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Are revival efforts serious?

Though the Rajasthan Government claims to have revived traditional water harvesting systems, the evidence on ground does not support the claim.Despite having spent Rs 3,200 crore on drinking water supply in the past four years, traditional water sources are fast losing their relevance.

india Updated: Jul 10, 2003 18:50 IST
PTI

An example of a johad  found in most parts of Rajasthan.

In a state where Rs 3,200 crore has been spent on drinking water supply in the past four years, traditional water sources are fast losing their relevance.



If one ventures 130 kilometres from Jaipur towards Sikar and takes short diversions into villages alongside, they provide details of the government's claims of reviving traditional water sources.

There are villages whose pindaras (water bowls) have dried up. There are still many others that have fallen victim to encroachments, often legalised by the government.

Encraochments hinders catchments: Located at the bottom of hills, Kharkara village in Patan gram panchayat is facing water problem the first time since independence. The old pond or pindara went dry this September.

In early 1990s, there came a road hindering the flow of water from the hills into the pond. This year came the four feet deep trench along the road that finally stopped the supply of water into the pond.

"The government is least bothered about this pond even as our cattle have no other source of water," said Babulal, 55.

Near Patan village was a huge johad (pond) close to the road. Villagers said that the electricity board had made some houses on the one side and the water flow from the other side was blocked by some private houses. The johad is in ruins now.

In Dokan village in Neem ka Thana tehsil was huge pond, about 150 metres wide and 100 metres long. Some animals were sucking the few litres of dirty water left in a pit. As per the villagers' account, from 1995 onwards, the government started issuing pattas (lease deeds) for the land in catchment area. By 1998, constructions had choked all sides of the johad.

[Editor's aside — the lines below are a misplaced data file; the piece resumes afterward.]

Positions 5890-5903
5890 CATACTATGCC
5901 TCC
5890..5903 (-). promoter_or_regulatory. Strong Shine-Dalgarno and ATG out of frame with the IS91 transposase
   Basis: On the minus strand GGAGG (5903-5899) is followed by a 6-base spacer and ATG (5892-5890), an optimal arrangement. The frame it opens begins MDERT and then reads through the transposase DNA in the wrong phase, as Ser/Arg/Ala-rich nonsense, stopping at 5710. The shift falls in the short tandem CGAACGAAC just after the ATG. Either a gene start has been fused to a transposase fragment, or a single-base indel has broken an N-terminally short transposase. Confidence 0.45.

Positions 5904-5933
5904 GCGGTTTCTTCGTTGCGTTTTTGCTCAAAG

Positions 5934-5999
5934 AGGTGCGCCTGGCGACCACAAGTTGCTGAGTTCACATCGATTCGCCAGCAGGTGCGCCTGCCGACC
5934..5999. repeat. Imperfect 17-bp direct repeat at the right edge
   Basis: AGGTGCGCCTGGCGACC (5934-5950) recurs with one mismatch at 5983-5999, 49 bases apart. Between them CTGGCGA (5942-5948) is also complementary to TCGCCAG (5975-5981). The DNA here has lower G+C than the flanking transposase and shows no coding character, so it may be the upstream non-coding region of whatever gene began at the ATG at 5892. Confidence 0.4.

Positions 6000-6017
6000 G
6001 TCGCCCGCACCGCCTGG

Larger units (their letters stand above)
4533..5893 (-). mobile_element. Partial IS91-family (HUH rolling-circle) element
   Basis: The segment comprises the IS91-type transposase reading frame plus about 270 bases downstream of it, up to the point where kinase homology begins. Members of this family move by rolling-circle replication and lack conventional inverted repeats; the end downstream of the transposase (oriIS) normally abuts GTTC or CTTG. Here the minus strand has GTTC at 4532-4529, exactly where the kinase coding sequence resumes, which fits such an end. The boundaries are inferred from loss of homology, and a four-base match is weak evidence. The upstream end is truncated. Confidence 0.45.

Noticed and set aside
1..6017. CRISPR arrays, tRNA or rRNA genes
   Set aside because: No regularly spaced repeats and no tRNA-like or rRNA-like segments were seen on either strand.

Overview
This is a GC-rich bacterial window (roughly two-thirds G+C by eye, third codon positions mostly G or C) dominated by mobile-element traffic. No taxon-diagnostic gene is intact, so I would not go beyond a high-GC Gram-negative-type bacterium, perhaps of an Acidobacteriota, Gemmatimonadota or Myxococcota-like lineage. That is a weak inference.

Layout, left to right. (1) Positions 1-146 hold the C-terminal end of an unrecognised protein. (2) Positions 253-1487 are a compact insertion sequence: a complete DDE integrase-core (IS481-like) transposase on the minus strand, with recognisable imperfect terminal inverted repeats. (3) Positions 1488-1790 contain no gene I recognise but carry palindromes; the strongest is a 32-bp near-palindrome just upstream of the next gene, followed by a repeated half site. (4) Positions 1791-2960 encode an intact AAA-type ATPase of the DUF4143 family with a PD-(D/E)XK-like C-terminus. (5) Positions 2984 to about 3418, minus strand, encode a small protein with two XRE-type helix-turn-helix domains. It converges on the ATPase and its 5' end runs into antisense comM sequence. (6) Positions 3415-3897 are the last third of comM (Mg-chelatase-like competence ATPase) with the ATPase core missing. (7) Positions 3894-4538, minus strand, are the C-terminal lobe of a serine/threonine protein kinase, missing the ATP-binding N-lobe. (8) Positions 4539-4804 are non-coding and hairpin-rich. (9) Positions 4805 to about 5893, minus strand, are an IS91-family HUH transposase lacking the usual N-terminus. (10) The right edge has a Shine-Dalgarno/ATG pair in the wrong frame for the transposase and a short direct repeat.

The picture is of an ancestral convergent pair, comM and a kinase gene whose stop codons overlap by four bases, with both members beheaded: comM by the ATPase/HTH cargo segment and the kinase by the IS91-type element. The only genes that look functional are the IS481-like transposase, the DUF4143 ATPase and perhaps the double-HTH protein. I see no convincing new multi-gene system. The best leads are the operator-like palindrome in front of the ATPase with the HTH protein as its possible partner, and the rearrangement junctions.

According to Sikar Zila Parishad member Kailash Meena, "All these johads and other traditional structures served the people's needs until they became a victim of neglect or encroachments. The government's claims about the revival of these structures are yet to be a reality on the ground."

 

Professor Vijay Shankar Vyas, an eminent economist and advisor to the government on water policies, said encroachments were one of the main reasons for the destruction of traditional water sources.



"Earlier, traditional tanks met all water requirements in Bikaner. But due to years of encroachments, water flow to them was choked. All of these tanks are ruined now," said Vyas, who is associated with a Bikaner-based NGO.

In the catchment area of the Ramgarh Dam in Jaipur, several bastis have been developed in the past few years. But 'poor rainfall' continues to be the villain for the depleting water storage in the dam.

Policy failure: About 17,000 wells and baoris were revived at the cost of Rs 41 crore under the rejuvenation of community traditional water source programme till December 2, 2002, according to Public Health and Engineering Department (PHED).

Under this programme, started in 2000, such baoris and wells are rejuvenated, which were neglected due to non-use. Three-fourths of the expenditure in this project is made available by the National Drinking Water Mission of the government of India under Accelerated Rural Water Supply Project.

But there are no records to show how many of these 'revived' wells and baoris are meeting water requirements in villages.

There were none in the 130 km stretch, at least.

D K Singh

First Published: Jul 10, 2003 17:07 IST